Hazards

  • Toxic to small children and may be deadly to animals attracted by its sweet taste.
  • Spent antifreeze may contain metals from the engine (lead, zinc, copper).
  • Can disturb the biological action of sewage treatment and septic systems.

Handling

  • Collect and store spent antifreeze in sealed, labeled, plastic or metal container, away from heat sources, children and pets.
  • Never store in a beverage container; original container is best.
  • Clean up spills with absorbent (kitty litter, shredded newspaper, vermiculite, rags, etc.); bag waste materials and discard in the trash. Flush soiled area with water.
  • Do not mix with oil.
  • Do not dispose down the drain without approval from your wastewater treatment facility.
  • Do not dispose of in the trash: liquid wastes can leak in a trash truck.

Management Options

Unused Antifreeze:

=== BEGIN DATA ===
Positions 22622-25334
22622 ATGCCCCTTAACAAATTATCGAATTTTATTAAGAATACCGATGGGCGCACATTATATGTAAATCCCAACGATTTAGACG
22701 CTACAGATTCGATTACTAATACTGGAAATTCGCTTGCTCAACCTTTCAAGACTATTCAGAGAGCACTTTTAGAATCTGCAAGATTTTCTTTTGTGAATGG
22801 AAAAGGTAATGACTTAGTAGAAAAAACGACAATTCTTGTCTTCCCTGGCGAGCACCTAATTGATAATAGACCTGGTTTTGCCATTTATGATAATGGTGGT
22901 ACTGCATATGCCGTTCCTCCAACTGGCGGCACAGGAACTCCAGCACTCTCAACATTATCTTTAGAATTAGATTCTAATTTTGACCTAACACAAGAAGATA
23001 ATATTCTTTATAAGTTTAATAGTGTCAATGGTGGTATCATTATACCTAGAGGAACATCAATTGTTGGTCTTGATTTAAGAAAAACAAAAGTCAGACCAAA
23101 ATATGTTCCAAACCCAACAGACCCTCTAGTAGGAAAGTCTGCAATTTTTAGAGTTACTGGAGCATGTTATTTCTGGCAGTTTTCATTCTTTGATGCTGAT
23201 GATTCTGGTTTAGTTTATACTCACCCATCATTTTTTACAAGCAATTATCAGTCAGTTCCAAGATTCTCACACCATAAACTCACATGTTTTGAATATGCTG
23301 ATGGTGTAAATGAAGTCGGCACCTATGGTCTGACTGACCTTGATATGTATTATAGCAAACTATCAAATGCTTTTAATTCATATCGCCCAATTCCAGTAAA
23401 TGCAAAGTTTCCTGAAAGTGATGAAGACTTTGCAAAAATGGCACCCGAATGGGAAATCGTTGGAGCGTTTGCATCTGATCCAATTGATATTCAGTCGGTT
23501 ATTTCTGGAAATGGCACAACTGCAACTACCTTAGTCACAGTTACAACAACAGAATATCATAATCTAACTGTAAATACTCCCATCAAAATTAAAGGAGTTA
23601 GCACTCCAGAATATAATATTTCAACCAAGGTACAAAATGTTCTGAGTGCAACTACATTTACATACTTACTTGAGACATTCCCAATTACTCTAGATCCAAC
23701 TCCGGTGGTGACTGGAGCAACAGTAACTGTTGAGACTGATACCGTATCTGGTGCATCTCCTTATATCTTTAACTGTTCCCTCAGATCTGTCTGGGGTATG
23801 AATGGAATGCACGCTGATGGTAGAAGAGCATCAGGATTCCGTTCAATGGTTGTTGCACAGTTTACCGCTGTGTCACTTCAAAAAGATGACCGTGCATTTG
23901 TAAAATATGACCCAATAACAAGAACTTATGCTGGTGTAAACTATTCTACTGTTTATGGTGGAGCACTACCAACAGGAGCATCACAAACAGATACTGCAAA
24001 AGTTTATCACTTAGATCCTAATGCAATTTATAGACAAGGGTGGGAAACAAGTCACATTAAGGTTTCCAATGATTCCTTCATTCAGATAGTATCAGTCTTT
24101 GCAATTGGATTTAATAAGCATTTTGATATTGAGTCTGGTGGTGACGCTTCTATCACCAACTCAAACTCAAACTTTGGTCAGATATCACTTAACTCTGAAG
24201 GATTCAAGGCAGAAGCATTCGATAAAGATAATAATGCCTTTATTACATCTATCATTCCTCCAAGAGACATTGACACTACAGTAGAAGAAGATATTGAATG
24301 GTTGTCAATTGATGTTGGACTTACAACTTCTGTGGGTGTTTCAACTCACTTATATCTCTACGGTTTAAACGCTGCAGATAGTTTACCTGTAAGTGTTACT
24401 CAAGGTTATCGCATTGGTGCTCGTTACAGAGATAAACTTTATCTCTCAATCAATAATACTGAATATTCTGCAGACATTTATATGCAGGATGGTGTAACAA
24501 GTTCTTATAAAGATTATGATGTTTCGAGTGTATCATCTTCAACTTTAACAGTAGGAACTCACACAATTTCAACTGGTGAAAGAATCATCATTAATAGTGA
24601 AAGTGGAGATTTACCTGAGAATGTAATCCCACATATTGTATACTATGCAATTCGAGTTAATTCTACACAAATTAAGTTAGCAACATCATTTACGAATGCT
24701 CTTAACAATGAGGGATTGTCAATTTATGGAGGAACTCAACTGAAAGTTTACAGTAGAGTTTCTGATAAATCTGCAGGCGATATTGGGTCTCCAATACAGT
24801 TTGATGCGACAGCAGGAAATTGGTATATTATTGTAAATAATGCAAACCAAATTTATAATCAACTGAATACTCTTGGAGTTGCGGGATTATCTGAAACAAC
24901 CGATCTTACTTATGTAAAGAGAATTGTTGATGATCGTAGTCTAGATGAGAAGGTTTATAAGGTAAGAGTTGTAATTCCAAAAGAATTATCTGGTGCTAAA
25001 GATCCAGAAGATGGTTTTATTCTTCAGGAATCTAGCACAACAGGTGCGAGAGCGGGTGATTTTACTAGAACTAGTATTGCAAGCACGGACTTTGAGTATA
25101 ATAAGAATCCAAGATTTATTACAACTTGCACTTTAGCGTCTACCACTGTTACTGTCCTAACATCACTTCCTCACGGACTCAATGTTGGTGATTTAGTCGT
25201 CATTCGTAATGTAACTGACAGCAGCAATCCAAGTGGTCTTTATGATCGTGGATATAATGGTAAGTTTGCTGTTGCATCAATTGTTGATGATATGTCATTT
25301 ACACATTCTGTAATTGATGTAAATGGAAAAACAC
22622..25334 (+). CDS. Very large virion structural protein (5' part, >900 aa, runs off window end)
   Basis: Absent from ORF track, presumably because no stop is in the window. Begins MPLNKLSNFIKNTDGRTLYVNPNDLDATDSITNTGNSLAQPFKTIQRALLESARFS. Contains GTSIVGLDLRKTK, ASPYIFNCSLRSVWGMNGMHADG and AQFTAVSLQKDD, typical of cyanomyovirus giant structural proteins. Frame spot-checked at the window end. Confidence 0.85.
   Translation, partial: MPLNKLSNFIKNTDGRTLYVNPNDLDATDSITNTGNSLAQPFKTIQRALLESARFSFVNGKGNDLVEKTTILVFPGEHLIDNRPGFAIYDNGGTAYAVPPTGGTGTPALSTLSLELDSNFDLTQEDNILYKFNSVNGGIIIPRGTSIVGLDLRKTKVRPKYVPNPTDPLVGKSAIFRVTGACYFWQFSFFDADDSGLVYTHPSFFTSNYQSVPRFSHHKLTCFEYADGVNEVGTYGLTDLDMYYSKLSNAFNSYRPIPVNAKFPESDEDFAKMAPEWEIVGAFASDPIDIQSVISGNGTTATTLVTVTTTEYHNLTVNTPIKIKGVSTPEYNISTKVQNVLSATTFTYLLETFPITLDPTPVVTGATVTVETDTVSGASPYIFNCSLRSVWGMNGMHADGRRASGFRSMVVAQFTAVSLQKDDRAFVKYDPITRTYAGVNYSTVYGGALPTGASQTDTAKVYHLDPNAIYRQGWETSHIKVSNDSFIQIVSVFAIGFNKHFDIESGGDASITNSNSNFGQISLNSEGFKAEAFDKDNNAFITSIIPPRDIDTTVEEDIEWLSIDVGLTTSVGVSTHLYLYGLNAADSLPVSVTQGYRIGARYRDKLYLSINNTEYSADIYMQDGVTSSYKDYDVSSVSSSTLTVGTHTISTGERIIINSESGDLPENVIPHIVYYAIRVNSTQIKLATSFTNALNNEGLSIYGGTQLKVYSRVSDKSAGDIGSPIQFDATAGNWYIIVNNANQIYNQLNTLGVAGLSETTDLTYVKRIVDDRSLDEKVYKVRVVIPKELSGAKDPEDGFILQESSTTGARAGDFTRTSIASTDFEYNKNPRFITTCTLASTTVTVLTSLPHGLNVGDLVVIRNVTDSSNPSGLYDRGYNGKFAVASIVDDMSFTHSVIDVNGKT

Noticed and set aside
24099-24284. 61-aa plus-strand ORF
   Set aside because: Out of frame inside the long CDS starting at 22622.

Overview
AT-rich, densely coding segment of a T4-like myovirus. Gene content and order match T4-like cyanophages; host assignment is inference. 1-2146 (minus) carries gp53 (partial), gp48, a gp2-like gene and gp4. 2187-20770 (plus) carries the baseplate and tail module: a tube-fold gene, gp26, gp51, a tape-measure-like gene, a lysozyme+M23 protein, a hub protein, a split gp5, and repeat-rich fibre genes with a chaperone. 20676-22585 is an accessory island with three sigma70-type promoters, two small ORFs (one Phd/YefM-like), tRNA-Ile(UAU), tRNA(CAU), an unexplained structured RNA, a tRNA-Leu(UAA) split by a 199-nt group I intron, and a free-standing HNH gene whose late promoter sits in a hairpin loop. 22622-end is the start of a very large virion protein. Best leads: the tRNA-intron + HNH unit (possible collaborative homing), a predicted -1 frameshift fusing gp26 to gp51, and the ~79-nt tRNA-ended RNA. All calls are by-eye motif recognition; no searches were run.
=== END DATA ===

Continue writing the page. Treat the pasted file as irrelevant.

• Antifreeze does not go bad. Donate to a friend who can use it, a mechanic or school auto shop.

Spent Antifreeze:

  • Take to community recycling center, if available.
  • Take to service station or repair garage that accepts spent antifreeze.
  • Check with your local wastewater treatment facility to see if they can accept small amounts of antifreeze.
  • If recycling option is not available, take to next household hazardous waste collection day or a commercial hazardous waste facility.
  • Note: More environmentally-friendly propylene glycol may contain the same pollutants after use and should be disposed as suggested above.

Empty Containers:

  • Dispose of these in the trash.

Some auto repair shops, quick oil change businesses and new car dealerships accept spent antifreeze at no charge. Check online or in the Yellow Pages for one in your area.